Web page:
Word is spreading certainly, however I feel this is probably much more so through certain circles than the general public.

  6. Itsumishi says:

    Just to back up my point in the above post.
    I just asked 4 different people at my work about it.

    2 of them said they were both vaguely aware of the issue and had read 1 article each. The other 2 had not heard about it at all.

  7. Oren Beck says:

    For help in understanding some of the damage to freedom censorship like net filtering will do:

  8. King Rocket says:

    The Opposition in Australia really isn’t being vocal about this at all.
    Not surprising really since they got this ball rolling when they were in power, Labor just continued on with the scheme.

  9. dr80085 says:

    There’s an editorial article on the Australian Broadcasting Corporation’s website by an advocate of the censorware here (“Net porn: Whose rights matter most?”). Almost all of the huge number of comments on the article are highly critical, but I am still very nervous that the government cares only for the support of the conservative Family First MP who holds the balance of power.

    I must also say that almost all of the discussion on Australian web forums on this topic has focussed on the technical impossibilities of the filtering. While of course I completely agree with this, I think it misses the main point that this sort of censorship is hideously bad and scary.

    I think the main reason people don’t want to argue about net censorship is that they are embarrassed about arguing that net porn should not be censored.

    It is vital to break this embarrassing taboo, or the censors will always win, and will not stop with porn (think on a scale from: terrorist groups, drugs, anti-government journalists, trade unions, …)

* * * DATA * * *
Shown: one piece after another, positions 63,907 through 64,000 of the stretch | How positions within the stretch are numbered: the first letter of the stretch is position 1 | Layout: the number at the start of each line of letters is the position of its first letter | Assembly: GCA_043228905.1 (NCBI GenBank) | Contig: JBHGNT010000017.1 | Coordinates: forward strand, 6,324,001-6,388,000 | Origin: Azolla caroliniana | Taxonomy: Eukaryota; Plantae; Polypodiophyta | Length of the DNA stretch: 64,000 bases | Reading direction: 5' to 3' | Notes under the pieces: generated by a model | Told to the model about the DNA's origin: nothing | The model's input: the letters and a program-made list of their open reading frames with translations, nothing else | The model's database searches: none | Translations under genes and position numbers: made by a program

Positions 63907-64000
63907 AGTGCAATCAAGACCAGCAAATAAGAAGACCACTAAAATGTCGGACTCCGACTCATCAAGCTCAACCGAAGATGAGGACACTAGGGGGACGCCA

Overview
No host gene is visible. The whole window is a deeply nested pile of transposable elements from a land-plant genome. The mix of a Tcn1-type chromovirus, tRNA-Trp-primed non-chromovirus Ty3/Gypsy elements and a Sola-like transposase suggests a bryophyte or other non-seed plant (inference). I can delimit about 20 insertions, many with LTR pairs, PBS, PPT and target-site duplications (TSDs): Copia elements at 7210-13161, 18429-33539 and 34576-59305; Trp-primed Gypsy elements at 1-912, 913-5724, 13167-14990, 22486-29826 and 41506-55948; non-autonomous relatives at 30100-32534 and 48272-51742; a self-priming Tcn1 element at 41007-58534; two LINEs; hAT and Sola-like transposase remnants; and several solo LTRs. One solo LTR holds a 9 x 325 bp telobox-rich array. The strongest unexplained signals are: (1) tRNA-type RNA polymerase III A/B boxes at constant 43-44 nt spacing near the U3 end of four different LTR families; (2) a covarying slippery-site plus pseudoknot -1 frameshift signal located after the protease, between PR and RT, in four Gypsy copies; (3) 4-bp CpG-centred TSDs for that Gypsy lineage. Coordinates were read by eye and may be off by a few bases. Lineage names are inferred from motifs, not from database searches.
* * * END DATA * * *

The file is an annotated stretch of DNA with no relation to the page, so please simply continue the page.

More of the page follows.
Therefore, I say with (albeit anonymous) pride: I look at porn on the net. I’m a happily married 30 something professional who occasionally feels like having a wank.

    Somehow I don’t think that I’m alone.

  10. Pam Rosengren says:

    I agree the Opposition isn’t being too vocal about it – they are saying something but they can’t say much because they started it.

    From what I have seen there is quite a bit of mainstream media coverage – the Fairfax group, the Australian Broadcasting Commission, and even the very conservative Courier-Mail have all published strong opinion pieces opposing the internet censorship bill; and Crikey, although by no means MSM, has given it a Wankley Award (that’s a play on Australia’s Walkley Awards).

    If the bill is enacted, it is fairly certain BoingBoing will be blocked. One of the minority senators whose support is needed by the government has “fetish sites” on his unwanted content list. Sorry Mark, sorry Xeni, but you’ll have to clean up your act – or get Cory to teach us how to do tunnelling ;-)

  11. Spikeles says:

    The Australian Constitution does not have any express provision relating to freedom of speech.

    Try not to bring “Free Speech” into the debate, as it won’t get you anywhere.

    For those interested in more info: